An Indian journalist has written in the New York Times that the Rafale scandal could bring Narendra Modi down. There is little hope of that

by Sunil Sharan

As long as India faces existential threats from both China and Pakistan, and as long as India’s indigenous defence production lags behind (miserably), India will have to import arms in large numbers.

Faced with the ghost of Bofors, AK Antony tried to stymie arms imports, but even during his tenure there was the Agusta chopper scandal. The truth is that the politicians, the bureaucrats, the businessmen, and even the military brass are all in, tilling the arms bazaar. So there is bound to be the stench of corruption in if not all, but many arms import deals.

Modi’s tenure has seen serious gaffes like demonetisation and GST implementation. His schemes like Make in India have gone haywire. Unemployment and farmer distress are crippling the land. But Modi still has not lost the support of the Hindu moderates who migrated to him from the Congress.

Hindu moderates may be aghast at the mock killing of the Mahatma by Hindu hardliners. But they know that the hardliners can do little else, except threaten a minority or two from time to time. They cannot even try to build the Ram temple. Modi may be spurned by the minority community, but under his tenure India has not descended into a Pakistan or even a Bangladesh where minority voices are not even heard.

Modi is too conscious of his international image to be seen as palling with the Hindu hardliners. If he runs his campaign on arrogance, as if he has done wonders with demonetisation and GST, he will put off voters. But most agree that he is hard working. So if he goes on the campaign trail with humility and asks for one more chance, his Hindu moderate base might still stick to him.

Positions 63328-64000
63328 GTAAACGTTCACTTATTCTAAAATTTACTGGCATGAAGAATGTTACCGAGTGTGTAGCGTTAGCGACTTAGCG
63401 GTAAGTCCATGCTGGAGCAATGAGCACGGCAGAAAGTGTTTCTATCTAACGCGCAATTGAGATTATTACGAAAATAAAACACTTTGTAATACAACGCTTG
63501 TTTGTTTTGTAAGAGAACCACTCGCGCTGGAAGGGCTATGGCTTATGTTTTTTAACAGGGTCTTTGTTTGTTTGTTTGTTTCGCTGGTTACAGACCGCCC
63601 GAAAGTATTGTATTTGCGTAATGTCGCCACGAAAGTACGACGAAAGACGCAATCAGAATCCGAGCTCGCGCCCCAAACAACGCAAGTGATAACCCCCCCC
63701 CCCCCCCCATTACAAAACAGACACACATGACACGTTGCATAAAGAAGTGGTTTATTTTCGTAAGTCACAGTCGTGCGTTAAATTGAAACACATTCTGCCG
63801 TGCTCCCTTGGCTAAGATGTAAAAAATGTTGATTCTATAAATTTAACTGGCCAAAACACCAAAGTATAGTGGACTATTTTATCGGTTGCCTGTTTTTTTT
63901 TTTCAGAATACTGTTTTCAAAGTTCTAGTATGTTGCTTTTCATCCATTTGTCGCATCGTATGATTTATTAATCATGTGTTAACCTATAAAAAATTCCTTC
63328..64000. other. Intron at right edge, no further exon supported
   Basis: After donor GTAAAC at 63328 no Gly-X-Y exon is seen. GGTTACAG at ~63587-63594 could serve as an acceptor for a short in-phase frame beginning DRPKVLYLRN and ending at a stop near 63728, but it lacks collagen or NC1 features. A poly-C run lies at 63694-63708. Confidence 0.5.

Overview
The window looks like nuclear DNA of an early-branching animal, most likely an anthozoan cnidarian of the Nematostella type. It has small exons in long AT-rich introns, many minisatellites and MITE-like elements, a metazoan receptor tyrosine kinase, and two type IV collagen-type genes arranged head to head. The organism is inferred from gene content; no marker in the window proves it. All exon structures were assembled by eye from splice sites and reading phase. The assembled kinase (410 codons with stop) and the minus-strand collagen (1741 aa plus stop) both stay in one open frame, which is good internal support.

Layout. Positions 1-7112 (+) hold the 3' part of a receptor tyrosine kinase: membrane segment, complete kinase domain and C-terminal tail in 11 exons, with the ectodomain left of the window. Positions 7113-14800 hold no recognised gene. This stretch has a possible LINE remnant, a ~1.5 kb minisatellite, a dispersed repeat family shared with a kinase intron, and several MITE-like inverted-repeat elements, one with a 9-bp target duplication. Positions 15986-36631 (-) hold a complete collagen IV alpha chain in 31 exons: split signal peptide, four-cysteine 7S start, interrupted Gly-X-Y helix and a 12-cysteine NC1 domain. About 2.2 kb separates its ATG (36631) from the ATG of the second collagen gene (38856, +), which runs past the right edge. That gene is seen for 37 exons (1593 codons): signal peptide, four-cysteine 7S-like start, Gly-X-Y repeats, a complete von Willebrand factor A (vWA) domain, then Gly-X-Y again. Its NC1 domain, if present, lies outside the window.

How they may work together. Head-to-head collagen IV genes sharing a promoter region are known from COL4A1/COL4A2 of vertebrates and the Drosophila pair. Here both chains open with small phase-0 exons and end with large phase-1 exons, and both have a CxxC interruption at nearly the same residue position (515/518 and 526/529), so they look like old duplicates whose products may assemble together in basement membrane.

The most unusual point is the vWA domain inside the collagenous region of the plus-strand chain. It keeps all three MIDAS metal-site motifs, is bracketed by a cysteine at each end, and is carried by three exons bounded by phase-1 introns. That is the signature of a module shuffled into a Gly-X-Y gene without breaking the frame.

The problem is that the Modi government is increasingly seen as the Modi-Shah-Ambani-Adani government. Modi has been unable to hire an effective right-wing economist a la Manmohan Singh to guide the economy. Modi and Shah don’t know how to run the economy and the other three people in his combine are businessmen, who have made some of their money through crony capitalism, and do not know much about building the sinews of a functioning economic infrastructure.

The greatest threat to Modi comes from Priyanka Gandhi. She is highly eloquent and will drill holes into him on demonetisation, GST, Rafale, unemployment and farmer distress. Modi will have to counter her himself; Shah is too inarticulate for that. That means, (a) Modi will be pinned down to Varanasi substantially, and (b) even if he goes elsewhere, he will still be countering Priyanka’s arguments.

2019 could well be reduced to a high-octane battle between Modi and Priyanka. Didn’t the Congress always maintain that Priyanka was its Brahmastra. Modi has not developed a second line of leadership that can take Priyanka on. But that also means that other leading lights of the Congress, including Rahul Gandhi, will have to give space to Priyanka to shine and not override her with their own bumbling commentary.

BJP leaders are being foolish in attacking Priyanka for her looks or her husband. If she has the looks, she has the looks and if she has the husband that she has, she has the husband that she has. As long as the husband can keep quiet, voters don’t care. Just as Rahul Gandhi & Co. are being amiss in blowing up Rafale into another Bofors. Modi’s Hindu moderates do not care much about Rafale.

It is not a plane that will bring Modi down. If it is something, it can only be the Congress’s Brahmastra.